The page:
So this last month or so has been a bit of an eye opener for me, in more ways than one. I bought some land on which to build a production workshop for the tiny house business, I returned from my work assignment in DC, and I found out that I will be a new dad in March. One of the things that it put into perspective is the concept of ensuring I have realistic expectations on how much time I have available to allot to all of the varied demands on my time, as opposed to setting timelines to accomplish things in an arbitrary manner.
To start with, family comes first, and now that we are adding to the family, there are a slew of additional time requirements that need to be dealt with. Doctor’s appointments, taking care of my wife while she deals with the first trimester of changes to her body, making sure all of the things around the house get done, and figuring out some of the changes that need to be made to accommodate the new tiny one.
Second, the day job has greater emphasis now, as the health insurance that it pays for is a godsend with all of the doctor’s appointments. Not to mention, I have switched jobs at work, no longer am I a Program Manager responsible for two programs within the energy division, but am now back to using the degree I just finished paying for, working as an architect. (This is a good change, if you were wondering). There has been an unusual amount of travel involved in the last few weeks, but that is an anomaly rather than a new norm.
Third, there is RidgeRunner Tiny Homes, and finalizing what it takes to get it officially launched and producing income. With the time constraints of the first two items above, the remainder left for the business is fairly small, and there are many times where I just don’t have the mental energy to work on things after the toll of the day. But I am preservering, and getting bits and snippets done when I can.
For the workshop, I have contacted the utility company, getting them to remove the power lines from the dilapidated structure that needs to be removed. I have also met with the local volunteer fire department, and reached a verbal agreement with them to use the structure for a training burn. But this is where being realistic in my expectations comes in.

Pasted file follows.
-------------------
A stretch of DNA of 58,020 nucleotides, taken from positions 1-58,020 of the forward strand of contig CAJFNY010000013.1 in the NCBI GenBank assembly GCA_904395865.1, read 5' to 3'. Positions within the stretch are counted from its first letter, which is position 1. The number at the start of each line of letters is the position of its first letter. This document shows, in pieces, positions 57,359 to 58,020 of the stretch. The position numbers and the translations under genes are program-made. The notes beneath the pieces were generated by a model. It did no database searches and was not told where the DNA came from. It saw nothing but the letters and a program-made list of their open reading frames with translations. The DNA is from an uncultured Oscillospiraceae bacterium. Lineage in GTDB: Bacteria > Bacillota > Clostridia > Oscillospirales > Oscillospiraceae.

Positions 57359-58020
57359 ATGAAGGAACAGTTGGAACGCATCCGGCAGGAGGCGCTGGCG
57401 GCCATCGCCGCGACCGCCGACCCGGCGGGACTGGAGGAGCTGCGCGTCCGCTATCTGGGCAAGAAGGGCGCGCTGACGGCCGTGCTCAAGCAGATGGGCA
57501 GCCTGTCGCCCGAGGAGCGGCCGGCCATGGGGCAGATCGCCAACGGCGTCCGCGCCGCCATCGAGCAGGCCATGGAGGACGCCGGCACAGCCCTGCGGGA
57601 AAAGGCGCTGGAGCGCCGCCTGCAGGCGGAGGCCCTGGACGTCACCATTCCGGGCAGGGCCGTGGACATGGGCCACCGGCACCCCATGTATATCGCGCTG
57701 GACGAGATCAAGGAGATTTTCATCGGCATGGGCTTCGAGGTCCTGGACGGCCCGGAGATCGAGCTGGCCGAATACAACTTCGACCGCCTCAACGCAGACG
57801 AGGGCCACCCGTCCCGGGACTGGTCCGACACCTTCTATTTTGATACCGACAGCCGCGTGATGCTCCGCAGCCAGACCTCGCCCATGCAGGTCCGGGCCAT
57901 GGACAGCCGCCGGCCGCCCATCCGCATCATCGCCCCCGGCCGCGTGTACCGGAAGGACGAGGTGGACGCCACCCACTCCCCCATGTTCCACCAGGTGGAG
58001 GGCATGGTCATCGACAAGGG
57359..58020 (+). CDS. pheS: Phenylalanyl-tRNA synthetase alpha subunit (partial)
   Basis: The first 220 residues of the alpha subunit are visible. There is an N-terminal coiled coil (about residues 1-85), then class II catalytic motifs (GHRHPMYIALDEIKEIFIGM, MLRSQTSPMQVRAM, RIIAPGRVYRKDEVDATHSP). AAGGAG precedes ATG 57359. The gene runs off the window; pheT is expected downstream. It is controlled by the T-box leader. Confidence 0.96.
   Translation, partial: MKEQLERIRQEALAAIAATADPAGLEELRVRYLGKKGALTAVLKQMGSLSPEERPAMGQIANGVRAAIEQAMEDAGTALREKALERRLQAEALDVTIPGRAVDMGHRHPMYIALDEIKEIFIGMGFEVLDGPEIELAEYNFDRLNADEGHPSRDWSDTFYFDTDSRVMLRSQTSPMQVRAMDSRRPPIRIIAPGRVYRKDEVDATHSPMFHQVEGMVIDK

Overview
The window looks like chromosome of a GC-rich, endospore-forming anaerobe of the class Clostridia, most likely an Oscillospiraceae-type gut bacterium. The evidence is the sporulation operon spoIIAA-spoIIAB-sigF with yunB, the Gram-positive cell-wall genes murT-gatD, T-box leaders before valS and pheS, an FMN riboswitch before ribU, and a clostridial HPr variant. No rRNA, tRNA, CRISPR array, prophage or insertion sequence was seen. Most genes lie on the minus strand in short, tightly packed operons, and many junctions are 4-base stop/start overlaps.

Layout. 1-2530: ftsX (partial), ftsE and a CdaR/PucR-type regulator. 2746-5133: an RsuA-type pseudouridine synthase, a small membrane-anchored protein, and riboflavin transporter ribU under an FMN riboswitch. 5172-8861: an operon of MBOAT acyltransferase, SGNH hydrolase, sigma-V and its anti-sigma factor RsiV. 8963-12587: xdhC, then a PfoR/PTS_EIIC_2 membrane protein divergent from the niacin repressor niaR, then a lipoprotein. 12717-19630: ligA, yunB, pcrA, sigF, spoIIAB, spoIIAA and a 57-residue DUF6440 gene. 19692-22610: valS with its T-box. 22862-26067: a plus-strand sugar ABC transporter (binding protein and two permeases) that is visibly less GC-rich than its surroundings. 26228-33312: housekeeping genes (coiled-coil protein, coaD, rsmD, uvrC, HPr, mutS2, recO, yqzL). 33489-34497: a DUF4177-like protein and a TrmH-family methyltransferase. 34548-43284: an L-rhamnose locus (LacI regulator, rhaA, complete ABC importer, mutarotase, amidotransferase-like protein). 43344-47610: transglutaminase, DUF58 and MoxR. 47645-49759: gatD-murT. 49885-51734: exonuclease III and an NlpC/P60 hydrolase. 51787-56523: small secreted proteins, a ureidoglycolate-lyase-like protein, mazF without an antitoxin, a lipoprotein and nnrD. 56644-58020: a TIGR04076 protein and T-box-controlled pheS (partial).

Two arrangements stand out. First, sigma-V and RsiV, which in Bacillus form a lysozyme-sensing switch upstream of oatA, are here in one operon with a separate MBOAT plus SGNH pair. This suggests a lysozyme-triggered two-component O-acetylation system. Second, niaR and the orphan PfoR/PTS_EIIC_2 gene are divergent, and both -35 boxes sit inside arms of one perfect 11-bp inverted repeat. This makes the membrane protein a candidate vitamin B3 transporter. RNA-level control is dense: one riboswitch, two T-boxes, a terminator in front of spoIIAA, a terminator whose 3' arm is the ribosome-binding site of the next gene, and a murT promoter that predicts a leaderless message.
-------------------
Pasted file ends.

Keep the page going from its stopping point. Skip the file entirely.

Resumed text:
n case you were not aware, Alabama is in a hot-humid climate in the northern hemisphere. And, looking at the calendar, it is currently the first week in September, which is the end of the summer season down here. This means that the temps have been in the mid to upper 90’s with humidity to match that makes feel even hotter. This means that frankly, for firefighters that are suited up in all of their gear, it is miserable. As such, the earliest that they are willing to do their practice burn is in late October to early November, or after the heat breaks and coolness of fall moves in.
So, in being realistic in my expectations, I now see that the earliest that I could get the land ready to build my workshop is in November. Depending upon how the finances are looking, construction may need to be pushed off even later. Not to mention, that there will be ZERO chance of doing any building work for the first month or so after the baby is here.
In regards to the website, i have a new web designer that will be helping me, but he and his wife are dealing with a healthy baby boy born last weekend, so his time is limited as well. I also know that I still have one final tiny house systems blog post on heating systems to get finished, and I promise that it will be published before too long. I just am not sure when at the moment. Until then, feel free to read through my other Tiny House Systems posts.
In regards to the downloadable designs, this is where I need to focus my energies, as the sooner I get designs ready, the sooner I can start offering them for sale.
So, I need to stop writing this blog post, and get back to work!